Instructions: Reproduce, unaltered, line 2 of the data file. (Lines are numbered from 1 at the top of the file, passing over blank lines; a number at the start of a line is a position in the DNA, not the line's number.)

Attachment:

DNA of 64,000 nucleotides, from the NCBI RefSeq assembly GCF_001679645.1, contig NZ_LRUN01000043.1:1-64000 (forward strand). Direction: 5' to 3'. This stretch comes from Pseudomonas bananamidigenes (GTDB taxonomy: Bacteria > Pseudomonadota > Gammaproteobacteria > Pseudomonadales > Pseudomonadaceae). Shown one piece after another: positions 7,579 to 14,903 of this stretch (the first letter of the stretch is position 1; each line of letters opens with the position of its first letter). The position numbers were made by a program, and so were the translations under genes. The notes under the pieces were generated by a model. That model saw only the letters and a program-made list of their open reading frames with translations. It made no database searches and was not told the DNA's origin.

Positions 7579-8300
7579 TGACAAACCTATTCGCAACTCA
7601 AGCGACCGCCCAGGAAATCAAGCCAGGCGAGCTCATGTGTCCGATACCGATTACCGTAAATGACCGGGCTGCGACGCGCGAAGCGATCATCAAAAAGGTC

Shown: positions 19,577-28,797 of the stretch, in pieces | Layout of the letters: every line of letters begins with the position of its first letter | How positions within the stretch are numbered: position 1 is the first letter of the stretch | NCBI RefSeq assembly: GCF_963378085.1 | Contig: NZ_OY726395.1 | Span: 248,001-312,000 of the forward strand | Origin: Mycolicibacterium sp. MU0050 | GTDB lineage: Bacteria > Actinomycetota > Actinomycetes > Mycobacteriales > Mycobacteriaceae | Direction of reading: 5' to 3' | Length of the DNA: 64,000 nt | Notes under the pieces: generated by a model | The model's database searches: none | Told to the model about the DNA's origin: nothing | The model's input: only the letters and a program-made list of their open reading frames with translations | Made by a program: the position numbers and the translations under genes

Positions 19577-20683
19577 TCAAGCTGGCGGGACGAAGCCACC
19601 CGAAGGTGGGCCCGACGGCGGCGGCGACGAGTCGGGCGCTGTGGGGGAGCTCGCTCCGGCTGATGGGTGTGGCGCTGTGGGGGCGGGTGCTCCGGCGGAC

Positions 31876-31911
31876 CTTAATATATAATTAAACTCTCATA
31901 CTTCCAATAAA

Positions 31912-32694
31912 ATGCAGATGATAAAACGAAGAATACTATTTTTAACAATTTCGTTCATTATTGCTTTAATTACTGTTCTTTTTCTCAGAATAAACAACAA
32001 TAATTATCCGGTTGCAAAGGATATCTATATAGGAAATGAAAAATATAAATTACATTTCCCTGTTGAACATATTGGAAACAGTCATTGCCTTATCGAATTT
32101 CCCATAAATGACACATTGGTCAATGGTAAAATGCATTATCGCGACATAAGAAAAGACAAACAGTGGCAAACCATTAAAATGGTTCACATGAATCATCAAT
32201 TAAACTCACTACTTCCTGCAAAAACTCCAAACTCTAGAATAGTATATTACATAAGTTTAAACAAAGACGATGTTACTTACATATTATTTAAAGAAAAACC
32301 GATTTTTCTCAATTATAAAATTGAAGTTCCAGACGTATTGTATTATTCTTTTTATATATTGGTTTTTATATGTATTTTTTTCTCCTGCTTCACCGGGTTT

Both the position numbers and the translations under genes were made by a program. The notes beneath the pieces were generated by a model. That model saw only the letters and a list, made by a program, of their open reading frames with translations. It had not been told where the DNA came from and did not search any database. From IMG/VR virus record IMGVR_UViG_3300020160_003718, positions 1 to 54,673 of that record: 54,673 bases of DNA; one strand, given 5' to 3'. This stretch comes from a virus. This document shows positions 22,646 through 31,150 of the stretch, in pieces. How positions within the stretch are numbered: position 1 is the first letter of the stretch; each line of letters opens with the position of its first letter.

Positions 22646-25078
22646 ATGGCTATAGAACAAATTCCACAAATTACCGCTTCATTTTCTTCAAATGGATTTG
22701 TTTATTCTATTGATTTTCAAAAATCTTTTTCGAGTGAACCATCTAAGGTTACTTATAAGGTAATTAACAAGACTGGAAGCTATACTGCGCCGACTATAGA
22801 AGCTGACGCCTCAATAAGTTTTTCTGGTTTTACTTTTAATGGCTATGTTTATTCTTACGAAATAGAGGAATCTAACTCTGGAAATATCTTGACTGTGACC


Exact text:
Positions 7579-8300